How much exercise is enough?


Many thanks to a supporter from Australia for spotting the paper for this week’s note (Ref 1). Back in May 2020 I received a contact form asking “Do I need to ‘work out’ as much as is actually recommended? Would you be able to do a piece on how much exercise is actually beneficial for health?” This week’s paper will help to answer that question.

The World Health Organisation recommends that adults do 150 minutes or more each week of moderate-intensity aerobic physical activity or 75 minutes per week of vigorous-intensity aerobic physical activity or an equivalent combination of the two (Ref 2). The US government goes further by recommending 150-300 minutes of activity of moderate intensity, or 75-150 minutes of vigorous intensity, or an equivalent combination (Ref 3).

There is a great deal of literature to show that regular physical activity lowers incidence of cardiovascular disease and type 2 diabetes, among other non-communicable diseases, as well as delivering physical, social and emotional benefits. However, it is estimated that despite known benefits, more than 1.4 billion adults worldwide don’t meet these recommendations (Ref 4). Plus, the low propensity to exercise seems to be getting worse with more technology (screens) to entertain people while being sedentary.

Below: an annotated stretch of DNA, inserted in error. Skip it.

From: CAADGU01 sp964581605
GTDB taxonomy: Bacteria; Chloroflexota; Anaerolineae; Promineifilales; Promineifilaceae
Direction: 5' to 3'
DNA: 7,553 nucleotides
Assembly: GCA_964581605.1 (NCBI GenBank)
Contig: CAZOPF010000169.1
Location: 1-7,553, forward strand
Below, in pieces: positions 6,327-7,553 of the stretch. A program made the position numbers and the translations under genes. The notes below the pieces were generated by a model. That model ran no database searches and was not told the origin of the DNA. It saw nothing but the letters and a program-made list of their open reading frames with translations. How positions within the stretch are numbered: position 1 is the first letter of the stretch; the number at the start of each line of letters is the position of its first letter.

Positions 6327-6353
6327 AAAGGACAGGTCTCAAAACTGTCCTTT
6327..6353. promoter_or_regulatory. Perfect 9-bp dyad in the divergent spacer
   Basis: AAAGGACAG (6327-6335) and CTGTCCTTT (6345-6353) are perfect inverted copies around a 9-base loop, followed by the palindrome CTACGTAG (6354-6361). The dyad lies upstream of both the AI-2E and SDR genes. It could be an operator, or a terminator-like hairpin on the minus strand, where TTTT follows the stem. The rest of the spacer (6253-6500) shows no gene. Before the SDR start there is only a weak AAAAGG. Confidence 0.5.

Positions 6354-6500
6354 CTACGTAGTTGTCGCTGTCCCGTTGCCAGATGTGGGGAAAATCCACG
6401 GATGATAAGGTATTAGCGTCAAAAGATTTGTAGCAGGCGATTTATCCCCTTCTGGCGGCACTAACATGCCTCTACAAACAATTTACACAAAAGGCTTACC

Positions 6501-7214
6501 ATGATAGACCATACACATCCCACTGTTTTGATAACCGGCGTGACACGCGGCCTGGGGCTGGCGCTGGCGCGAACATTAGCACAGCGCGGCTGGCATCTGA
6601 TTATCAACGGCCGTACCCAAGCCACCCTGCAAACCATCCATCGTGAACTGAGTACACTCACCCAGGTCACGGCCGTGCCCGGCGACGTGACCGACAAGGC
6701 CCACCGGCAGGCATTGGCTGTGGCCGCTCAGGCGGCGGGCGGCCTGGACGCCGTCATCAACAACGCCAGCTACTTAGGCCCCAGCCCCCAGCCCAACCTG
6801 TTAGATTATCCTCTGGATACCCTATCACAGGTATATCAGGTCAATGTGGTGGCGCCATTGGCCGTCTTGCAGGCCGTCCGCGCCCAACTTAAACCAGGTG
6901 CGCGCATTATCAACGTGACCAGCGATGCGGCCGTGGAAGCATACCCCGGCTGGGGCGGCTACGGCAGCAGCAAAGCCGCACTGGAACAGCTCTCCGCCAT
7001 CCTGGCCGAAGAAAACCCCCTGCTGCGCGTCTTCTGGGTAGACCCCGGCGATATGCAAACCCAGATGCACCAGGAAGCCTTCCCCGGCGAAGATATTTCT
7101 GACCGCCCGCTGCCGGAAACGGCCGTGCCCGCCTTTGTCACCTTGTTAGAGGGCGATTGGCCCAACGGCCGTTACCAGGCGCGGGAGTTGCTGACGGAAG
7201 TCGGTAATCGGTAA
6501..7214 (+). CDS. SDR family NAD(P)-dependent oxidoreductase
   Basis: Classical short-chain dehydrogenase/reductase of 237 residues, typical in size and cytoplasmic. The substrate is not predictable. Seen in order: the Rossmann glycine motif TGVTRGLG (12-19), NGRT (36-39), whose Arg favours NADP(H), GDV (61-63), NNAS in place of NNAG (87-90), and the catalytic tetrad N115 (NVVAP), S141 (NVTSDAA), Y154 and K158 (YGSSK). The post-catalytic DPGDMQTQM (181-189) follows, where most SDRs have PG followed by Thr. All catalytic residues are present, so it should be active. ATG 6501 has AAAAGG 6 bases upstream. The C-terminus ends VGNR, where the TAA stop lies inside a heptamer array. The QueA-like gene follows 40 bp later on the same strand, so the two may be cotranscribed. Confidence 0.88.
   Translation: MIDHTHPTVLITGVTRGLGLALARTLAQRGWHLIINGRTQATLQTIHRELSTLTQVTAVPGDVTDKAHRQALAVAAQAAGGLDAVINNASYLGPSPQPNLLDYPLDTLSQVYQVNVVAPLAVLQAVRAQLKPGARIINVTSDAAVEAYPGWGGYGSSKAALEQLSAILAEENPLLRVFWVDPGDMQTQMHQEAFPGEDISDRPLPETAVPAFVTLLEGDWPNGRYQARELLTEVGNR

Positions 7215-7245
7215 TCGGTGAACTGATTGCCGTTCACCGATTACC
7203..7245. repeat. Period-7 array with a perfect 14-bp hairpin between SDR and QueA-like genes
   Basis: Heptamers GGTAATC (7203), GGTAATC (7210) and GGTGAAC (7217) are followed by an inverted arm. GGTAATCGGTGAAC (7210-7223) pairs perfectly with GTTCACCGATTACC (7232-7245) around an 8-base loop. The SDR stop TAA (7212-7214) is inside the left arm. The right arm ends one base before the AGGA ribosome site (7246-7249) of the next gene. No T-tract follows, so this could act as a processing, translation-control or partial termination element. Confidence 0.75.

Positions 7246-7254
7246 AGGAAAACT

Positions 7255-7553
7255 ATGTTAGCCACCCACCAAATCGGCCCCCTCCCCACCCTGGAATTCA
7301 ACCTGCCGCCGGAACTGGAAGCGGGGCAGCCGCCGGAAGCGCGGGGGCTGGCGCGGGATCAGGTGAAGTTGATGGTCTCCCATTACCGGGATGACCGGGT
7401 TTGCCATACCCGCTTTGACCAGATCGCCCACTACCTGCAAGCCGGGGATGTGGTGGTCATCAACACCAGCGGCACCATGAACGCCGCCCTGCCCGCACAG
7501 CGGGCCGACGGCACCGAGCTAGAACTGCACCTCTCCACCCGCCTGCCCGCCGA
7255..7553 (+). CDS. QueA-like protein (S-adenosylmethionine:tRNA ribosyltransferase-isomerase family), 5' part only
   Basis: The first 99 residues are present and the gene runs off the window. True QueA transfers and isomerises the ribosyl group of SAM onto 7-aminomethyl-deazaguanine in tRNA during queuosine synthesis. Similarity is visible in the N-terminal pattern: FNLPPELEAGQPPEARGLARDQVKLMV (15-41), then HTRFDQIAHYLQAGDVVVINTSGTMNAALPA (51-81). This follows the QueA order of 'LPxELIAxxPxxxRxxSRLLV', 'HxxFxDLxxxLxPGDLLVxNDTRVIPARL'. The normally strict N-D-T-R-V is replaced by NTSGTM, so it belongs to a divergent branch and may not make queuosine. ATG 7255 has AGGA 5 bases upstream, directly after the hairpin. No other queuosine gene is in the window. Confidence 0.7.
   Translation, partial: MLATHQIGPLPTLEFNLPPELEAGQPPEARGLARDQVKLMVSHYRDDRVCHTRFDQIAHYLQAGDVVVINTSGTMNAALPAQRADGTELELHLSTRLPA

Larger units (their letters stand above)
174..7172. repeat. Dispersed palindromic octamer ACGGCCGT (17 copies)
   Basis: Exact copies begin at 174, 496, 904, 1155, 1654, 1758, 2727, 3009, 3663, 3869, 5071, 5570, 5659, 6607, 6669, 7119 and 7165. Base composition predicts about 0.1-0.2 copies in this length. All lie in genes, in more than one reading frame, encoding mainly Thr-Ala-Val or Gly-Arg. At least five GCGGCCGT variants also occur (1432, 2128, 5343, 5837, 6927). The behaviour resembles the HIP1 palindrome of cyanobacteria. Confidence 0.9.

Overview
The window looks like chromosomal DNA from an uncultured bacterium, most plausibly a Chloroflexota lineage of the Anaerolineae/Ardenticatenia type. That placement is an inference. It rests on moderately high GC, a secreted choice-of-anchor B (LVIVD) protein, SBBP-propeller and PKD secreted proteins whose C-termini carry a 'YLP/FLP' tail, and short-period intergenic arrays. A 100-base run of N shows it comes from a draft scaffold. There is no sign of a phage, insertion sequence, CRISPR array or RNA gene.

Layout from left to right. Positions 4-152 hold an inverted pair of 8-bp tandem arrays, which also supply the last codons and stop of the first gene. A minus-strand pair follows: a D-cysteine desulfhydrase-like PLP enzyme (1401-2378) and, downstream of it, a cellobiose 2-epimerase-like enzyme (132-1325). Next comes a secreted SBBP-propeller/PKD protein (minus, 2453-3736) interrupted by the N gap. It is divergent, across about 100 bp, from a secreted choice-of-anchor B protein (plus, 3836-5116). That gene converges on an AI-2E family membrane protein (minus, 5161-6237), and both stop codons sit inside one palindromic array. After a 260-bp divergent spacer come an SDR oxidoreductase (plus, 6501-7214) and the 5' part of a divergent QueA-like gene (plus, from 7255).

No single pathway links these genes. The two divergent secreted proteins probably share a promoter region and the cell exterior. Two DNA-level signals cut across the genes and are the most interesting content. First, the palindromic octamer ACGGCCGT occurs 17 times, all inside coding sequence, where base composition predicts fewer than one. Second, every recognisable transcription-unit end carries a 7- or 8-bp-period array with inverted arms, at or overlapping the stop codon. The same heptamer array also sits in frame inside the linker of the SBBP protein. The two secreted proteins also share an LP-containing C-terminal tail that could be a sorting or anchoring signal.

The WHO also recommends doing muscle-strengthening exercises on two or more days a week, but this advice is less well known or promoted. This type of exercise can help to avoid, or at least delay, sarcopenia (muscle wasting). It can also improve bone mineral density, reduce the risk of osteoporosis and lessen the risk of bone fractures. Even more people – an estimated 70% of US adults – fail to meet this recommendation (Ref 5).

Given the benefits of exercise, it is important that recommendations are evidence based. As my contact form showed, people want to know what will confer benefit and then they might be more inspired to do the amount that is evidence-based. If this turns out to be lower than current recommendations, more people might think that this is more achievable, and they might make more of an effort to meet guidelines as a result.

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